14:58 - Saron Yitbarek
Breaching the trust of a robot really means that you're breaching the trust of all those humans who care about the robot. So when we ask whether humans can be trusted with a random vulnerable robot, like HitchBOT, we're really asking whether humans are ready to support each other as we enter a robotic future.
15:22 - New Anchor 1
Pick it up.
15:22 - News Anchor 2
Yeah, it just hitchhikes.
15:23 - News Anchor 3
And there were instructions on what you do with this.
15:26 - News Anchor 4
And it's been to Germany, Netherlands and it's been across Canada.
15:30 - German News Anchor
[German news announcement: No love in the city of brotherly love. HitchBOT’s remains will be shipped back to Canada.]
15:30 - News Anchor 5
Well, it's a sad end for a much-loved robot, just two weeks into its U.S. tour. Funeral arrangements are yet to be made, but HitchBOT will be memorialized on its website.
15:44 - Saron Yitbarek
Even in its gruesome death, HitchBOT had become a media sensation. Fans around the world were downcast. Whoever had done this crime had gotten away with it, slinked back into the shadows. And all the trust, kindness, and care that HitchBOT had inspired seemed to be threatened.
But folks weren't about to let HitchBOT die a meaningless death.
16:10 - Georgia Guthrie
I can't get over how much people love robots. I really had no idea before that situation happened.
16:20 - Saron Yitbarek
When HitchBOT was destroyed, a lot of people living in Philadelphia felt their city was somehow responsible. It's a place with a reputation for being a bit rough, a little inhospitable to outsiders. Georgia Guthrie found herself at the center of a group that wanted to push back on those stereotypes. She worked at a place in Philly called the Hacktory, a makerspace where people could share tools and trade information about technology, and Guthrie thought the Hacktory might be able to respond to the attack on HitchBOT.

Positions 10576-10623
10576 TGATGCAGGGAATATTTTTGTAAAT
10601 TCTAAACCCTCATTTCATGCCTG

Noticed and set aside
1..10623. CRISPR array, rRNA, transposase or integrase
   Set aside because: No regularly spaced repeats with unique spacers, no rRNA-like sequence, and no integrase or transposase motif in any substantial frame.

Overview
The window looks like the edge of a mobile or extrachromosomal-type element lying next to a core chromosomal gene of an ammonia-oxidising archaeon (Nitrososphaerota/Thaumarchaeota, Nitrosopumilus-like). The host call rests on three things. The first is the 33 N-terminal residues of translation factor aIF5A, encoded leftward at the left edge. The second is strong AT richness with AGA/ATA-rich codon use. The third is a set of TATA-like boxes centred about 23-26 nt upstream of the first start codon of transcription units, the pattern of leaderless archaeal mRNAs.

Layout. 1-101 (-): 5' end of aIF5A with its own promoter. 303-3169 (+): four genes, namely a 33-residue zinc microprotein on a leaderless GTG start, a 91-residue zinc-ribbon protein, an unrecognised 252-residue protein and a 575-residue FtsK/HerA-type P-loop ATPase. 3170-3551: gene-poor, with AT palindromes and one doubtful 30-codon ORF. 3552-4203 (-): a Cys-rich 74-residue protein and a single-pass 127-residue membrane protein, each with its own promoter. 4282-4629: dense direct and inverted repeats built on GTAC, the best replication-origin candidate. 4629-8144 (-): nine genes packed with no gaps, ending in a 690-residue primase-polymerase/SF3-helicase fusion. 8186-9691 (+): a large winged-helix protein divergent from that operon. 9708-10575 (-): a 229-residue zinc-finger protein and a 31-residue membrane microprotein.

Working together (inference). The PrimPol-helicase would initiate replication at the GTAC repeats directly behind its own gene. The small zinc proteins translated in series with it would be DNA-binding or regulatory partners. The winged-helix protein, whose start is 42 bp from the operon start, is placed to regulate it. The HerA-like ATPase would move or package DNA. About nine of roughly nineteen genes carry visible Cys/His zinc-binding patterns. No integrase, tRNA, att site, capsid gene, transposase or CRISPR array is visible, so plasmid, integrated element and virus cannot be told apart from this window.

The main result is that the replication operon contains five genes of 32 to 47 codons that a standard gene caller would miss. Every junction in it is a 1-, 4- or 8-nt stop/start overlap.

16:52 - Georgia Guthrie
The next day, I saw that there were probably like five articles, maybe more, in our local press. And then there was some national press talking about this HitchBOT situation. So I started tweeting at the reporters who wrote the stories and saying, "Hey, we're a group in Philly. We're offering to fix the robot and send it on its way.” And then it just snowballed. I could not believe where it went after that.
17:23 - Saron Yitbarek
The body parts were actually shipped back to Zeller in Canada, so rebuilding HitchBOT wasn't in the cards. But Guthrie still did not want to drop the idea.
17:33 - Georgia Guthrie
Our whole reason for existing was to be an accessible, friendly place for people to learn about technology, and then to have some technical thing that a lot of people loved be destroyed in our city—it just felt like we needed to respond.
17:49 - Saron Yitbarek
The mayor was calling her, worried about how this all looked. Others wanted to have a parade for HitchBOT. They wanted to make things right. So Guthrie decided to show the world that Philly cared about robots. They wouldn't use HitchBOT's actual name that belonged to Zeller's team, but they brought an informal group together at the Hacktory to brainstorm ideas for a new kind of robot in HitchBOT's honor, a robot inspired by HitchBOT's travels.